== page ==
We present a 3-year longitudinal study and evaluation of two independent situated community display networks in rural contexts.
We describe how the design of the display systems evolved to reflect the needs and desires of the community, and how people's perceptions of the displays changed over time.
We provide recommendations for the design of community network display technology that supports democratic inter-community politics and governance, and is sensitive to the hidden emotional labor and social resources that are required from communities to fully adopt and sustain display technology.
Configuring community technology to ensure its sustainability has proved challenging. We present a 3-year longitudinal study and evaluation of two independent situated community display networks in rural contexts.
We describe how the design of the display systems evolved to reflect the needs and desires of the community. We report on the way stakeholders’ perceptions of the displays changed over time, and examine the community dynamics involved in the administration, maintenance and moderation of the systems.
Drawing from our findings, we further explore the role of the community champion and their impact on sustainability and scalability. We provide recommendations for the design of community network display technology that supports democratic inter-community politics and governance, and is sensitive to the hidden emotional labor and social resources that are required from communities to fully adopt and sustain display technology.
Working in collaboration with Glendale Gateway Trust (GGT)–a charitable trust located in the rural town of Wooler, Northumberland, in the North East of England that focuses on promoting business and culture within the surrounding area – the first author was commissioned to develop and deploy a network of eight situated displays in 2015 as part of a successful funding grant secured by the Trust to mitigate the social exclusion of young people through better support for the sharing of information in the community.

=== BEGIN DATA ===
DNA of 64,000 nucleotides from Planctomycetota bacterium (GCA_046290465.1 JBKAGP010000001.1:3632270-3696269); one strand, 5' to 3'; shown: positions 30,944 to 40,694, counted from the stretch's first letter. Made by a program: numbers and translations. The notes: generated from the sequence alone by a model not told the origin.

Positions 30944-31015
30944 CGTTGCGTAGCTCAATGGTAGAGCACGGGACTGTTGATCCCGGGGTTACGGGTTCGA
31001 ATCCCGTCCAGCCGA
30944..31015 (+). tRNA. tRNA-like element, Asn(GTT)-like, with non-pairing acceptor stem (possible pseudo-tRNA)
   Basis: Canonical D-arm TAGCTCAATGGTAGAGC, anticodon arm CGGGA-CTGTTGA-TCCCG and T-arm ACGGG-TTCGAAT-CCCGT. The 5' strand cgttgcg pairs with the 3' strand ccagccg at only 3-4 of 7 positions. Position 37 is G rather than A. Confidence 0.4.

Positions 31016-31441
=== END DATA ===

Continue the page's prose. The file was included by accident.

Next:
In this paper, we present the results of our research surrounding the use of the primary system over 3 years, as well as those of the redesign and redeployment of another network of 8 additional displays later in 2017 in another rural Northumberland town called Rothbury.
The displays were named Glendale’s display deployment (GleNet) and Coquet Valley’s display deployment (CoNet).
The development of governance and operational planning
The deployment of two such systems in related contexts has allowed us to uncover subtle differences, such as the contrasting approaches of the network administrators, which surfaced insights in relation to the governance of such community display networks in rural settings. In contrast to GleNet, CoNet is a responsive deployment that has been harmoniously integrated within its local community by engaging residents in the design process that helped in the construction of its identity.
Designing for governance, operational planning and appropriation
CoNet supported the distribution of material relevant to its introduction and purpose as a piece of community technology, and has consistently broadcast updates through local media channels. Its administrator is an enthusiast who has the time, effort and motivation to dedicate to running the display system.
The same individual also has the technical knowledge, and understanding of the system, local area and the community it serves. As an already established member of society who has strong relationships with other community enthusiasts, he was already engaged through a multitude of provincial responsibilities, roles and projects. While both GleNet and CoNet were led by enthusiasts, differences in their capability and commitment have a significant impact on their sustainability. There is a deeper understanding required of what we currently recognize as the role of a community champion.